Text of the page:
Sen. Al Franken Has A Few Questions About Pokemon Go’s Access To Personal Data

Image courtesy of Robert Couse-Baker

As people wander around with their smartphones out (but don’t drive) playing Pokemon Go, some people have concerns about the data that the game collects. After all, it’s installed on our smartphones, which are full of very personal information, and gathers information about real-world locations that we visit. That combination of information could be dangerous in the wrong hands, and Senator Al Franken of Minnesota is here to make sure users of new technology stay safe, just as he did when the Oculus Rift was released.

Augmented-reality games like Pokemon Go aren’t actually new, but it’s the first time that this type of game has been released to the masses, including kids. In the letter, the Senator calls the game’s 7.5 million downloads to date “impressive,” and it is, but the game also raises questions about privacy and data safety along with questions about the nature of reality.

“I am concerned about the extent to which Niantic may be unnecessarily collecting, using, and sharing a wide range of users’ personal information without their appropriate consent,” Franken wrote in the letter. [PDF]

Where things get fuzzy is in the game’s privacy policy. The game can have access to just about all of the data in a customer’s Google account, and in iOS, doesn’t provide an opportunity to opt out when first beginning to play. That data is shared with outside companies, some of which aren’t named, and would be transferred to new owners if Niantic is sold or merges with another company. Yet the game also has a rating that indicates it’s appropriate for children.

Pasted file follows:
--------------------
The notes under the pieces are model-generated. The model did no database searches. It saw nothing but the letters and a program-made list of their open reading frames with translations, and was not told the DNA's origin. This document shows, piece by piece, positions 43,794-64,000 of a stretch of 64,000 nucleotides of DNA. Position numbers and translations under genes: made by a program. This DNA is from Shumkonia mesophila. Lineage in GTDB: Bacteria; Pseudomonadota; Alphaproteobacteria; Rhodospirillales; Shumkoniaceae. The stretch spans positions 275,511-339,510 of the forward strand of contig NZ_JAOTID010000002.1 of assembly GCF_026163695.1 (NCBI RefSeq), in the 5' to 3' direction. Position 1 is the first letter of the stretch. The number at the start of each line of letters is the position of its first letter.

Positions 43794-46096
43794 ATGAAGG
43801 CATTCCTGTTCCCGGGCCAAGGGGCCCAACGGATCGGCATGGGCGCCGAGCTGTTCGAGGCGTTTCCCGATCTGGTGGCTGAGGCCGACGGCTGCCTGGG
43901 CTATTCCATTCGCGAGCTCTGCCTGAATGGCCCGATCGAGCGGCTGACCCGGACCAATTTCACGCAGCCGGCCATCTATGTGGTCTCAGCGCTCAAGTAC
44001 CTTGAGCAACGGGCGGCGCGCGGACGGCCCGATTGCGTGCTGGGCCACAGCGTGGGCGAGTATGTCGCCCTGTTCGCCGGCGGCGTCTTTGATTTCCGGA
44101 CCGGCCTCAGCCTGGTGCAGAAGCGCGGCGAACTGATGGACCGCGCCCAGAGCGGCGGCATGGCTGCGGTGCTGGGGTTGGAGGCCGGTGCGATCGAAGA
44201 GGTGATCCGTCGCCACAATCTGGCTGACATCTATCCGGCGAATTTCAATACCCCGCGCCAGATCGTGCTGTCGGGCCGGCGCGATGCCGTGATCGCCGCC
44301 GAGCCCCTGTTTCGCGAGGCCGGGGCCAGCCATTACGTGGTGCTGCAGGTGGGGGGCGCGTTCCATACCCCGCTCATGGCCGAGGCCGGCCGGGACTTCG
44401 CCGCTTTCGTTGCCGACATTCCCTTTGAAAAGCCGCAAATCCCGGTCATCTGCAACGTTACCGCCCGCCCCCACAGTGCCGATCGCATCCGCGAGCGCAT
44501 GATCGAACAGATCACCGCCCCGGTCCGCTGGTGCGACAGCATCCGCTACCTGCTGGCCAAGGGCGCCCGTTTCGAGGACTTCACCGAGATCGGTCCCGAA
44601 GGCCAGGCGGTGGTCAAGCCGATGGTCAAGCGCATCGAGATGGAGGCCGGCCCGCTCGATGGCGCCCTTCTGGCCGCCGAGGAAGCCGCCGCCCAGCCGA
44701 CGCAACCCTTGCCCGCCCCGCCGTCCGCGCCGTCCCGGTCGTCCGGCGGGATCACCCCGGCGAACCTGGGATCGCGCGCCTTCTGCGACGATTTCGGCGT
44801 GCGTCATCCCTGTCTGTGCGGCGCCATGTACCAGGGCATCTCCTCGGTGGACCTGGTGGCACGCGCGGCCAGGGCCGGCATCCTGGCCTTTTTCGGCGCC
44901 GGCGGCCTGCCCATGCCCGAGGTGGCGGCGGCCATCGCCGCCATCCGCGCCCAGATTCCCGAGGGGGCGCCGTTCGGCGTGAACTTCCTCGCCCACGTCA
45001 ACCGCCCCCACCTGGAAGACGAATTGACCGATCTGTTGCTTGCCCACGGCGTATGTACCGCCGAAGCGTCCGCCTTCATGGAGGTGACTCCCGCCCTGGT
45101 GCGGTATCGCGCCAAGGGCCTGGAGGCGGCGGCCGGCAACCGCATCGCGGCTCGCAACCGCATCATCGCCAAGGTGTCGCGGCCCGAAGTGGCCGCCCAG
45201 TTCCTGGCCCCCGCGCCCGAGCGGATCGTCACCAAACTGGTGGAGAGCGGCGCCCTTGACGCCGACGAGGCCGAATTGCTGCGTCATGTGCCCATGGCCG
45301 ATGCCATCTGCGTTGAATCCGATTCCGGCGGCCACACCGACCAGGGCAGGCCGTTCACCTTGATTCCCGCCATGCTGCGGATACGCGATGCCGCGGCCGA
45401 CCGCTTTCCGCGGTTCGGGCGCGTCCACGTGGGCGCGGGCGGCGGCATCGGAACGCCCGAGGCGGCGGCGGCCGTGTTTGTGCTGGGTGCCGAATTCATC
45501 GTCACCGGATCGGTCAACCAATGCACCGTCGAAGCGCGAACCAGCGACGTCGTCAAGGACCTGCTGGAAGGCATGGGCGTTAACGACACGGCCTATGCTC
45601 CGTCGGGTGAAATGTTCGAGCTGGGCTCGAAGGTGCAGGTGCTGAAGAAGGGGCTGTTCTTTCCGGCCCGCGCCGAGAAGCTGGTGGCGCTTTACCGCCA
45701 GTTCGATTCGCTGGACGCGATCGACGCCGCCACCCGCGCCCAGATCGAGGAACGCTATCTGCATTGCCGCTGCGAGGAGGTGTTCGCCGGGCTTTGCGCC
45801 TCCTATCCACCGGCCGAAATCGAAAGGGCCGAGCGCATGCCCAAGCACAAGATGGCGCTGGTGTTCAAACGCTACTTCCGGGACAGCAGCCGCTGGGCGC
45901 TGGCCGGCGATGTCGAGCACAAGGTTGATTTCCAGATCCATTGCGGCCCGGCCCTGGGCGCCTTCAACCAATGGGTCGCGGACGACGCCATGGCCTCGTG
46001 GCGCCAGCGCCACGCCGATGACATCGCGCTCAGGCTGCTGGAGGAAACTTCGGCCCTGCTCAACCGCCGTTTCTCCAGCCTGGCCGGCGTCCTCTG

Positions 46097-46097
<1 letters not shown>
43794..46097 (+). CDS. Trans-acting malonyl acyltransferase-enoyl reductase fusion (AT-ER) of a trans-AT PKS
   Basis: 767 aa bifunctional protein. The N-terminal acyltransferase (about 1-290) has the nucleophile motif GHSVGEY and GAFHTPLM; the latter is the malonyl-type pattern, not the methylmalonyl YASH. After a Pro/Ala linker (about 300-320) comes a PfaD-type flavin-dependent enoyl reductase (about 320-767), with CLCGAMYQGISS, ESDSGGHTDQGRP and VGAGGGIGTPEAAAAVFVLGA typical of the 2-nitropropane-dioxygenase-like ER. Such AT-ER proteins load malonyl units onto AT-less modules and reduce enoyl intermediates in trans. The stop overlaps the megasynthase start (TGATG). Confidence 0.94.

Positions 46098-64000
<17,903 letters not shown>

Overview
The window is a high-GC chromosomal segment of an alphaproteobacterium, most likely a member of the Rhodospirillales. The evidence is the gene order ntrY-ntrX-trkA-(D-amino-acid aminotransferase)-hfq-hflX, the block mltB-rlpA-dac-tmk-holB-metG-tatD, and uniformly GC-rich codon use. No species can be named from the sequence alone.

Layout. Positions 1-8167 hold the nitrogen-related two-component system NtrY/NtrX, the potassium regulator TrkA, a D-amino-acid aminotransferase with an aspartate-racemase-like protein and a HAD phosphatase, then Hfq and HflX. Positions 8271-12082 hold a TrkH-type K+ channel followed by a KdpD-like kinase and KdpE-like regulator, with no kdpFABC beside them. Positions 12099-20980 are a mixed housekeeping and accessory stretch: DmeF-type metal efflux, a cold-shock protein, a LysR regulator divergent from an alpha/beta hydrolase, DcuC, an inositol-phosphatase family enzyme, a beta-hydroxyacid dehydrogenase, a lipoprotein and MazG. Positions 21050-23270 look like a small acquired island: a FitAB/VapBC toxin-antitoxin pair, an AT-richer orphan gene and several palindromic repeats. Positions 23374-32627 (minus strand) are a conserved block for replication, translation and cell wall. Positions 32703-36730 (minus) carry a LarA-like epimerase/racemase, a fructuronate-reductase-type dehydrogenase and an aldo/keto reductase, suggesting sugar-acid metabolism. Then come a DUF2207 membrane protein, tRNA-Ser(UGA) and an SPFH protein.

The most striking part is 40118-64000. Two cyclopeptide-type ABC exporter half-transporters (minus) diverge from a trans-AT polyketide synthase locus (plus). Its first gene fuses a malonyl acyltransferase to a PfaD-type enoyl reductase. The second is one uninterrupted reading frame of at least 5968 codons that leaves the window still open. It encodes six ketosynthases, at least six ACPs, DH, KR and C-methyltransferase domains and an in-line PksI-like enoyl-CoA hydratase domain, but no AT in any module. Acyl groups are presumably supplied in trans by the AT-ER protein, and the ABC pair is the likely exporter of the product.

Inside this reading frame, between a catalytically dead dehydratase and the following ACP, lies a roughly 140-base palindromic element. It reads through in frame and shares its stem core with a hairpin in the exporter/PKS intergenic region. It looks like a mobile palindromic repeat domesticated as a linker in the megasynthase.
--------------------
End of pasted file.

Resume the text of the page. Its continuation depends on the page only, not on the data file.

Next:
Franken has seven questions for Niantic about its collection of data, asking for more details on privacy policy items and why they’re necessary for catching cartoon monsters. For example, the game can collect information from the phone, and also information from electronic beacons in the real world: how is that information used by the company?

The senator also asks what we’re all thinking: if users are able to opt out of some of the extensive data collection, why not make it opt-in to begin with? How does the company handle the data it collects from children, while getting consent from their parents?

Most importantly, Niantic revealed that it inadvertently had full access to iOS-using players’ Google accounts, including their e-mails, during the week that it became a nationwide craze. Franken has asked the company for an update on a fix to the problem, and pointedly asked the company to confirm whether it ever accessed or used any of that information. (The company says that a version of the game released today fixes it.)

Sen. Franken Presses Makers of “Pokemon GO” Smartphone App Over Privacy Concerns [U.S. Senate] (Thanks, Chris!)

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